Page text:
The "Yu" in question is Chris Yu, an aerodynamicist who works at Specialized. The sentiment he expresses - that riders take their equipment cues less and less from what pros race on - is something with which we absolutely agree. Whether it's backlash from years and years and years (and years) of doping, or just that the UCI can't respond to things as quickly as the market wants what it wants, or something else, I can't say. The UCI has a tough-ish job there, I'm not calling them a lumbering beast though they might be that - I really don't know. My point is that when you're trying to reconcile the needs and wants of the many-headed Hydra that is pro racing, you have to consider more than any individual has to worry about for himself. And when I say "himself" I mean a gender neutral "him." We love and respect women here at November Bicycles. Seriously.

The other issue is highlighted (highlit?) by a commenter someplace on the internet, who writes about this incident:

It's time for a union and for the UCI to do its job and resist industry profit pressures.  

The problem with this, kind sir, is that industry profit pressures are the reason that pro road racing currently exists. Cannondale, Lampre-Merida, BMC, Giant-Alpecin, Trek Segafredo - all teams sponsored primarily by the industry. Remove the endemic sponsors, even the ones that aren't top-line team name sponsors, and pro racing ends tomorrow. The sport has failed to execute a revenue model that allows it to exist without being little more than a promotional vehicle for the products used within the sport. 

This is the issue that I have whenever discussions of minimum rider salaries or whatever arise. There's no economic justification for them. The economics of pro cycling are more or less the economics of patronage. 

Don't misunderstand me, though I dislike pro sports in general, I enjoy watching bike races. After I raced Sunday, I watched a replay of P-R with friends and though it was great. And as regards said race, a guy crashed mere inches from me when he failed to pay attention at a moment when he should have been paying attention, but was futzing with his bottle instead. Should bottles be banned? But the other channel was showing The Masters. Want to talk about a legitimate economic model? 


Racing ahead

The whole problem with the world is that fools and fanatics are always so certain of themselves, but wiser people so full of doubts. - Bertrand Russell

I returned, and saw under the sun, that the race is not to the swift, nor the battle to the strong, neither yet bread to the wise, nor yet riches to men of understanding, nor yet favour to men of skill; but time and chance happeneth to them all. - Ecclesiastes 9:11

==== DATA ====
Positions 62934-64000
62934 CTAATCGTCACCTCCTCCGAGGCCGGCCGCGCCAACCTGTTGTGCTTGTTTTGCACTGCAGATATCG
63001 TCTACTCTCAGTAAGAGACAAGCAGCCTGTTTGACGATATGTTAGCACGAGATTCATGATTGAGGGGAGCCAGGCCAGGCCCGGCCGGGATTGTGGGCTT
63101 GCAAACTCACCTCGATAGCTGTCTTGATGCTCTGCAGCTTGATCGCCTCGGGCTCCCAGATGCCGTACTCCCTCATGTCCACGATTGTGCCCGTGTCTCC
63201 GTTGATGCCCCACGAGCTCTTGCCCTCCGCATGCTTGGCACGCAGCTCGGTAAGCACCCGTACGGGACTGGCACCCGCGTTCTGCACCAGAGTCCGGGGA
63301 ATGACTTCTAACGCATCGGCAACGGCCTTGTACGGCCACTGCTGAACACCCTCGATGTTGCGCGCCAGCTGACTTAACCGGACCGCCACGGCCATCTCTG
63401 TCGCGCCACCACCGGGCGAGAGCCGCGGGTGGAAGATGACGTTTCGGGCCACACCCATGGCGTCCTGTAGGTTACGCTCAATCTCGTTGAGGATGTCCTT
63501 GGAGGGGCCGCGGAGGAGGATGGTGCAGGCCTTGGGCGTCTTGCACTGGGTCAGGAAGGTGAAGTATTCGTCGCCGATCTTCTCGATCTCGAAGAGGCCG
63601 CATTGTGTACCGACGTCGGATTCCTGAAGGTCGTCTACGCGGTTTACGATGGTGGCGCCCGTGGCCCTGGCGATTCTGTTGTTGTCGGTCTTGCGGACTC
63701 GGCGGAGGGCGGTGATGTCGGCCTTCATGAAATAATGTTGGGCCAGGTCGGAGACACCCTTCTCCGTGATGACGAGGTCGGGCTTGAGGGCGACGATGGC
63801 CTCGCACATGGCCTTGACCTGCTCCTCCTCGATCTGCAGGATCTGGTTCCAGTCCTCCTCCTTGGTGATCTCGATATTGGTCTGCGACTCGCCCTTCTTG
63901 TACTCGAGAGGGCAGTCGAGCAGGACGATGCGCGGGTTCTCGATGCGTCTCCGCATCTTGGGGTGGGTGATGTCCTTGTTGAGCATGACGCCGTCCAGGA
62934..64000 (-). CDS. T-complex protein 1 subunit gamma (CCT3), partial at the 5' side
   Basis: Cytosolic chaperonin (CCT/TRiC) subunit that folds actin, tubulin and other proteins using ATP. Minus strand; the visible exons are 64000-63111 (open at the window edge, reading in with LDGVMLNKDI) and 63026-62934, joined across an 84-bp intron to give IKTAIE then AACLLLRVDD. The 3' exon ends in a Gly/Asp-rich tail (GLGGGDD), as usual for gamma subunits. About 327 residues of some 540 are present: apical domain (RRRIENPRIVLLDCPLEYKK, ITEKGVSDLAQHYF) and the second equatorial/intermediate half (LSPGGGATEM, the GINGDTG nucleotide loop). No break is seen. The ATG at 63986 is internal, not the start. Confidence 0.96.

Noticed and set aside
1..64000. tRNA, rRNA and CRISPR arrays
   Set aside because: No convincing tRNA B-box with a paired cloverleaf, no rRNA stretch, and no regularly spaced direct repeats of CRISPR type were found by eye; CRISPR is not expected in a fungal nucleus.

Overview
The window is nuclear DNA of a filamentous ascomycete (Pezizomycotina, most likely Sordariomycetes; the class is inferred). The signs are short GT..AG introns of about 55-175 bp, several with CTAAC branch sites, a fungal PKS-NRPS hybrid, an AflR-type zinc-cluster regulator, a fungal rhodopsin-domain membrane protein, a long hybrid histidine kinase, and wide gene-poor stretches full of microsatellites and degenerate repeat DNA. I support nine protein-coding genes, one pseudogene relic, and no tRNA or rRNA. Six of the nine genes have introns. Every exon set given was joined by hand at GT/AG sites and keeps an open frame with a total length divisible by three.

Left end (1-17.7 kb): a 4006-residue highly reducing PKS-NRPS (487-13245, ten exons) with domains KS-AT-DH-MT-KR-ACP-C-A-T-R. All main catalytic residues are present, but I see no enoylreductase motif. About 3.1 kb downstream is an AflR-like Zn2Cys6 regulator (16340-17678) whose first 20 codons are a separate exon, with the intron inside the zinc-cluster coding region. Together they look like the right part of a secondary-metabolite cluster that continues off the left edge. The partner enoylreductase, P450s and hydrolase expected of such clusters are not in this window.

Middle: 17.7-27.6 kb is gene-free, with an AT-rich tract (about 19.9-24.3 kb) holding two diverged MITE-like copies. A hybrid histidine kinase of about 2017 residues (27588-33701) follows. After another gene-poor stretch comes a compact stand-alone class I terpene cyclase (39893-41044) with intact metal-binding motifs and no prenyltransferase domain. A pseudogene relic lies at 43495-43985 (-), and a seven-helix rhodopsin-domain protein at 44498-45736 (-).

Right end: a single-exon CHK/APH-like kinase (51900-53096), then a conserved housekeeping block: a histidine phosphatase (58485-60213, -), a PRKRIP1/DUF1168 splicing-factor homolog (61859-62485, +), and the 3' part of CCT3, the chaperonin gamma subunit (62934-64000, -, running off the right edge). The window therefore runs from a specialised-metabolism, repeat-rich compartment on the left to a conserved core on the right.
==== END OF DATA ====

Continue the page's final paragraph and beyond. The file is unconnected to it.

I've always wanted to work that Bertrand Russell quote into a post, but I'm going to invert the order above. My race this weekend proved Ecclesiastes was only right sometimes, if at all. With a solid 19 month gap to me last road race (lots of cx and a couple mtb races in that time), there was no hope for me but to follow wheels and sing BeeGees songs (staying alive, staying alive...), but one took off early and left us all for dead. The race went to the swift, the battle to the strong.

The most interesting dynamic to me was that we'd built about 10% of the wheels in my field. Of course this was a race in our backyard, and that particular field was an anomaly - we had one or two in each of the other fields, at best - but it was still cool. Only very slightly less interesting was the proliferation of wheels by "not the usual suspects." This race did not mirror a world tour race, with dominant blocks of wheels from only the most globally prominent brands. It was everything from a team that clearly bought a pile of rims and other parts somewhere and had them built and put their team name on them to the biggest brands, but the ratios and representations were way out of kilter from even one season ago. 

Which brings me to the Bertrand Russell quote: I have absolutely no idea where the market is headed. Every growth metric that we could use points up, but whether we are just in a temporary window where us doing what we're doing strikes a chord, we have no idea. The bike industry as a whole is SO rife with changes; ones that people have recognized and acted on, and even more so ones where unwelcome and disruptive (to some) change will eventually come flying through the wall like the big red pitcher in a Kool-Aid ad. About what the future of supplying bike stuff to riders looks like, we could hardly be less certain.

We're fortunate to be very adaptable, and unburdened by entrenched infrastructure. We can zig and zag as needed. We're also fortunate to have reached a point where we have some modicum of self-determination about what we do. We've developed operational and organizational strengths that give us a confident voice in how we do what we do. But the shape of the overall landscape in which we'll be doing what we do has never seemed more in flux than it is right now. 

We've also reached a point where a long awaited shipment of rims has arrived, so it's all hands on deck to go get those built and shipped.